Danger with incorrect application. Potential of harm from excess, especially lawns getting coverage overlap.
    Salt burn risk. Synthetic fertilizer is salt. Over-concentration can cause dehydration and plant tissue is destroyed.
    Trace nutrients missing, in many synthetic blends. Excess of major nutrients can bind up other nutrients in the soil, making them unavailable to the plant.
    Environmental problems occur with chemical run-off.
    Excess phosphorous can collect in the soil and cause pollution problems.
    Nitrogen is volatile: is lost easily into the atmosphere when fertilizer is left on the ground and not watered into the soil. It is also lost from bags in storage, if not sealed properly.
    Absorbs moisture easily in storage. This results in caking, or hard fertilizer, which is difficult or impossible to use.
    Iron stains. When added to formula, it is water soluble and can leave rust stains on concrete if not handled correctly.
    High energy consumption required to produce these products.

Sunday, 5 July 2015

Bio fuel technology

Introduction

      In this  world the energy source is rapidly declining. Most of industries depends fossil. mainly coal, natural gas and oil. 

      But this type of source are rapidly declining so the biotechnologist choose the energy source from the micro organisms.


      This type of energy  come from bio mass by the fermentation process.This type of energy production is more economic advantages and no harmful for environment .

       In this production mostly at the rural areas depends for the bio mass.

Saturday, 4 July 2015

Microorganisms

Micro Organisms

       

Microorganisms are very smallest living thing.
They are present any where, Universal presents.
They are three types depends upon the cellular.
                  Uni cellular
                  Multi cellular
                  Non-cellular
 They are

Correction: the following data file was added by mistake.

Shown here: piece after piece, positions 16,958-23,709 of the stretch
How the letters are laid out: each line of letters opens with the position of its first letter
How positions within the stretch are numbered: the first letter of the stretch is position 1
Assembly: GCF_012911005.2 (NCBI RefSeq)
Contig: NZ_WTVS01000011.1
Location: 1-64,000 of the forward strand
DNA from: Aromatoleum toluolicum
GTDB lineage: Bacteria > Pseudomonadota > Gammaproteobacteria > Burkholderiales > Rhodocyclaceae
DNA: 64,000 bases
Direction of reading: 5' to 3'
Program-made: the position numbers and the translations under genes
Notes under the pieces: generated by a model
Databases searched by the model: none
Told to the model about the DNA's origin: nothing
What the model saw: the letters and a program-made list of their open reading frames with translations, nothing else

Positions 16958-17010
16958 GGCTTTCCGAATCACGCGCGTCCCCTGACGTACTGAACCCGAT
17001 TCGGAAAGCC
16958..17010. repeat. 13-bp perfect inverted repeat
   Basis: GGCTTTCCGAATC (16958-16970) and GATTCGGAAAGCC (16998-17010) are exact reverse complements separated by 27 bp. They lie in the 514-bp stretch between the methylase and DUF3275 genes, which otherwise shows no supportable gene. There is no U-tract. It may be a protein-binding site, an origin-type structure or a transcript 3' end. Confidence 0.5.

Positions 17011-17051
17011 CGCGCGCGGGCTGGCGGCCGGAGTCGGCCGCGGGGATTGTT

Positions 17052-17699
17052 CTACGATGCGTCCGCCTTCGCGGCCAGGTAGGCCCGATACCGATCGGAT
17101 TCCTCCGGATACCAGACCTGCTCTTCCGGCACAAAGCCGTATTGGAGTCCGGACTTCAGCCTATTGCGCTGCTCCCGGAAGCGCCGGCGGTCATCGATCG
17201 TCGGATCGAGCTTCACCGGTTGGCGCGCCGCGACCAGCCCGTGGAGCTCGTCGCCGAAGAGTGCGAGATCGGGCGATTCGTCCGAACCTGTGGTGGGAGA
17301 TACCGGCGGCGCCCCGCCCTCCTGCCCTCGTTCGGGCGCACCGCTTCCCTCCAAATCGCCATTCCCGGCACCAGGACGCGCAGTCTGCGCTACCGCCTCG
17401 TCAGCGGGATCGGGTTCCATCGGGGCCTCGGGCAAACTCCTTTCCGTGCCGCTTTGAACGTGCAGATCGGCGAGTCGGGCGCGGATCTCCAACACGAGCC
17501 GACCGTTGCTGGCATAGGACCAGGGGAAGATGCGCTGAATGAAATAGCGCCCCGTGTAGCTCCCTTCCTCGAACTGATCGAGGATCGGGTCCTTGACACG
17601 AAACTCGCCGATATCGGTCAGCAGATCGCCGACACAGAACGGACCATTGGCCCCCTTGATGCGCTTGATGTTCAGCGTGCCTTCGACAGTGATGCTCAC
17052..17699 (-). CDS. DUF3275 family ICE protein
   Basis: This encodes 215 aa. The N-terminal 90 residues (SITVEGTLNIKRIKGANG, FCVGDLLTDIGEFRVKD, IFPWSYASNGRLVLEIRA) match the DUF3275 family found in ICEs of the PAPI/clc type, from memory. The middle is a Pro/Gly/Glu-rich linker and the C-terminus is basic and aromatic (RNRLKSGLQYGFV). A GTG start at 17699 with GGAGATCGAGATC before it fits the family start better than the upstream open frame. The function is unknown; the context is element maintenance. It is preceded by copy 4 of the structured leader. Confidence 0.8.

Bacteria 
                  Virus
                  Algae
                  Plants
                  Animals
                  Protozoa
                  Archea

 

Bacteria

              The word bacteria is the plural of the New Latin bacterium, which is the latinisation of the Greek βακτήριον (bakterion), the diminutive of βακτηρία (bakteria), meaning "staff, cane",because the first ones to be discovered were rod-shaped.
              Bacteria display a wide diversity of shapes and sizes, called morphologies.
     Bacterial cells are about one-tenth the size of eukaryotic cells and are typically 0.5–5.0 micrometres in
     E. fishelsoni reaches 0.7 mm. Among the smallest bacteria are members of the genus Mycoplasma, which measure only 0.3 micrometres, as small as the largest viruses.
     Some bacteria may be even smaller, but these ultramicrobacteria are not well-studied.

    Most bacterial species are either spherical, called cocci (sing. coccus, from Greek kókkos, grain, seed), or rod-shaped, called bacilli (sing. bacillus, from Latin baculus, stick). Elongation is associated with swimming.     Some bacteria, called vibrio, are shaped like slightly curved rods or comma-shaped; others can be spiral-shaped, called spirilla, or tightly coiled, called spirochaetes. A small number of species even have tetrahedral or cuboidal shapes.
     More recently, bacteria were discovered deep under Earth's crust that grow as branching filamentous types with a star-shaped cross-section.
     The large surface area to volume ratio of this morphology may give these bacteria an advantage in nutrient-poor environments.
     This wide variety of shapes is determined by the bacterial cell wall and cytoskeleton, and is important because it can influence the ability of bacteria to acquire nutrients, attach to surfaces, swim through liquids and escape predators.
length. However, a few species — for example, Thiomargarita namibiensis and Epulopiscium fishelsoni — are up to half a millimetre long and are visible to the unaided eye.